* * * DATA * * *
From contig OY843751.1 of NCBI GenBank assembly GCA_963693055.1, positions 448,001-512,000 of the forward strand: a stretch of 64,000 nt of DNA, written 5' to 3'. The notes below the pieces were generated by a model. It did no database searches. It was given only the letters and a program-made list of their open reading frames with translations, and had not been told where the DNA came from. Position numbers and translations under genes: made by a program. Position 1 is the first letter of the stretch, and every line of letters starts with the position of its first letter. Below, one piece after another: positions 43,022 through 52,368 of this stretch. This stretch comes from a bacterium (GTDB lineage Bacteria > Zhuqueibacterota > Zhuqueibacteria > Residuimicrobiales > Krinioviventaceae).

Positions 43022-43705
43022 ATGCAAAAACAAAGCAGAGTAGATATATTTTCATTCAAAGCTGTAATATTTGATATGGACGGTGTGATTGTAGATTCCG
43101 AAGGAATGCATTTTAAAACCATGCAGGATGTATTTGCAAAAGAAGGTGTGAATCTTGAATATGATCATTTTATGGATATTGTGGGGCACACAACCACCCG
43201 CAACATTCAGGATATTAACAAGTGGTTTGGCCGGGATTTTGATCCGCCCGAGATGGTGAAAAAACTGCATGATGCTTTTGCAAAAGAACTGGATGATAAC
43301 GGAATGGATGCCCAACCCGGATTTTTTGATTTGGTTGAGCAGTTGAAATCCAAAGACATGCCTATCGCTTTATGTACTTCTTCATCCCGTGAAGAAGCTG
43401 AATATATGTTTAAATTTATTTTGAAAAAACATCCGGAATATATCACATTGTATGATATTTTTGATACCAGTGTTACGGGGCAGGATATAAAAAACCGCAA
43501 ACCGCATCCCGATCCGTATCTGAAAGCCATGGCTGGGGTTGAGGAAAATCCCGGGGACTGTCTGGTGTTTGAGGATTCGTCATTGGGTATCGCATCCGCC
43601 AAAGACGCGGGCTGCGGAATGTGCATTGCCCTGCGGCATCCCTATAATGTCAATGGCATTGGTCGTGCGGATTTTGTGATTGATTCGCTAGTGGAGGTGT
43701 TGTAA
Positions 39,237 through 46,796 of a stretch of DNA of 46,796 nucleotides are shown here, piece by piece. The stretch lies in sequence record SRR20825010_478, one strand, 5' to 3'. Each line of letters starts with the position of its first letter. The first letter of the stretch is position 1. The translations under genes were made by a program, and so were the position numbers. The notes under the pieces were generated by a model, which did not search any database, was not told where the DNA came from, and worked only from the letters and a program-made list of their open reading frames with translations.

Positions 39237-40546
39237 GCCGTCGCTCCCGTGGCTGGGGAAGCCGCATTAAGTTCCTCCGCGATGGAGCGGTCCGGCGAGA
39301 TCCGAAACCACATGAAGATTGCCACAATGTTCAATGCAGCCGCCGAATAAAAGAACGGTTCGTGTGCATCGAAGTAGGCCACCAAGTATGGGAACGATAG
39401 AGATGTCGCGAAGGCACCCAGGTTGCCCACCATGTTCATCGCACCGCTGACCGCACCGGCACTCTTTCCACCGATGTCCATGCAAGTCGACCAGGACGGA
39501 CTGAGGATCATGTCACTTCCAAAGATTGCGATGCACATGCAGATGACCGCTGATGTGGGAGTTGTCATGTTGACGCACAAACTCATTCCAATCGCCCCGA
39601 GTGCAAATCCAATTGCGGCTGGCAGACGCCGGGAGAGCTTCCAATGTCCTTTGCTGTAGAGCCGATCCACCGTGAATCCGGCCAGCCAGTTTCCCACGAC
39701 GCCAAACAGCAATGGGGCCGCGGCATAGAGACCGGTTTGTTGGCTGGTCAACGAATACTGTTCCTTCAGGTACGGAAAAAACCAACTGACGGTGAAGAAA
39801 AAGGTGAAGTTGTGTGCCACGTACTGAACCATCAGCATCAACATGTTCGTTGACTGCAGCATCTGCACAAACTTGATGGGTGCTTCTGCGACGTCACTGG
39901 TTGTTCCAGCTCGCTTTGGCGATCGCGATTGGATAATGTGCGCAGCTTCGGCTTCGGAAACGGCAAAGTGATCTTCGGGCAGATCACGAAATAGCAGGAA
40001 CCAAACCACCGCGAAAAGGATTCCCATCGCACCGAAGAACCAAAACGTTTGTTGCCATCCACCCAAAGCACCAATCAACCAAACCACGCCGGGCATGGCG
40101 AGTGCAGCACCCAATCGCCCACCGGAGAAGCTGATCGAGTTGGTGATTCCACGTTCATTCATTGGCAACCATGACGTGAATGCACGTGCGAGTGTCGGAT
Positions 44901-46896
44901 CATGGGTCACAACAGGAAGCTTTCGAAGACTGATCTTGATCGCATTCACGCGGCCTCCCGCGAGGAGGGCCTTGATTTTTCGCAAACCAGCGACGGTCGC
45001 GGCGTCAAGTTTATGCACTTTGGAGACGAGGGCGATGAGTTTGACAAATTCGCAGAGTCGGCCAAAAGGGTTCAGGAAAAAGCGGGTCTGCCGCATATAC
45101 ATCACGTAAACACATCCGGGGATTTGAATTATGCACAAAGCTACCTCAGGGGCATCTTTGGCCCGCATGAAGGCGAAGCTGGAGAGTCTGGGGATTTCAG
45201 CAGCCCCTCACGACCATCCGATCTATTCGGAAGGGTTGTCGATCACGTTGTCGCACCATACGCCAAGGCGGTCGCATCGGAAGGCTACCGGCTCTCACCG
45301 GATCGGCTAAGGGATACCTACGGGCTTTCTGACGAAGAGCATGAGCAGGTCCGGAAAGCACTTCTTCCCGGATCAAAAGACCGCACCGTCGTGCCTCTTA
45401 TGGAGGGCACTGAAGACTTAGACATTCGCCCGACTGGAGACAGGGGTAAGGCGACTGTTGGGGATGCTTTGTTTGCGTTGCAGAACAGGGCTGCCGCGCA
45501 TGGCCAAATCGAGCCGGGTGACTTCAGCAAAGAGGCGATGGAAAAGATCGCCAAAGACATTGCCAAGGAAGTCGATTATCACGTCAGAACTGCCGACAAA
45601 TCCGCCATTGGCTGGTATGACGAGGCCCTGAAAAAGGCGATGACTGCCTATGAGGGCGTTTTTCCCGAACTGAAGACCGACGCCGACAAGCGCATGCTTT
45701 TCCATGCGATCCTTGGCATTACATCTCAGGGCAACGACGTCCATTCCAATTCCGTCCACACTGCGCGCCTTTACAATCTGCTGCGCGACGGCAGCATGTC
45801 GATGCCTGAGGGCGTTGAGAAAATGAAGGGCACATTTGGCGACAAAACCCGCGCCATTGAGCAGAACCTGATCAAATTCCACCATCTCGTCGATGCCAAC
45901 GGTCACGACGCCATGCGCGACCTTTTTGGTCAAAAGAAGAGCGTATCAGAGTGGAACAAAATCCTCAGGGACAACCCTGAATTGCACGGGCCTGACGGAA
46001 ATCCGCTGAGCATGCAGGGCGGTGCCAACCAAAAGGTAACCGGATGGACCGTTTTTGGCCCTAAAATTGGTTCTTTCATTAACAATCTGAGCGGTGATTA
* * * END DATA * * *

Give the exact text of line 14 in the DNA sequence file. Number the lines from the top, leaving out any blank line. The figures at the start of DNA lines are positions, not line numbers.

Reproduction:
39301 TCCGAAACCACATGAAGATTGCCACAATGTTCAATGCAGCCGCCGAATAAAAGAACGGTTCGTGTGCATCGAAGTAGGCCACCAAGTATGGGAACGATAG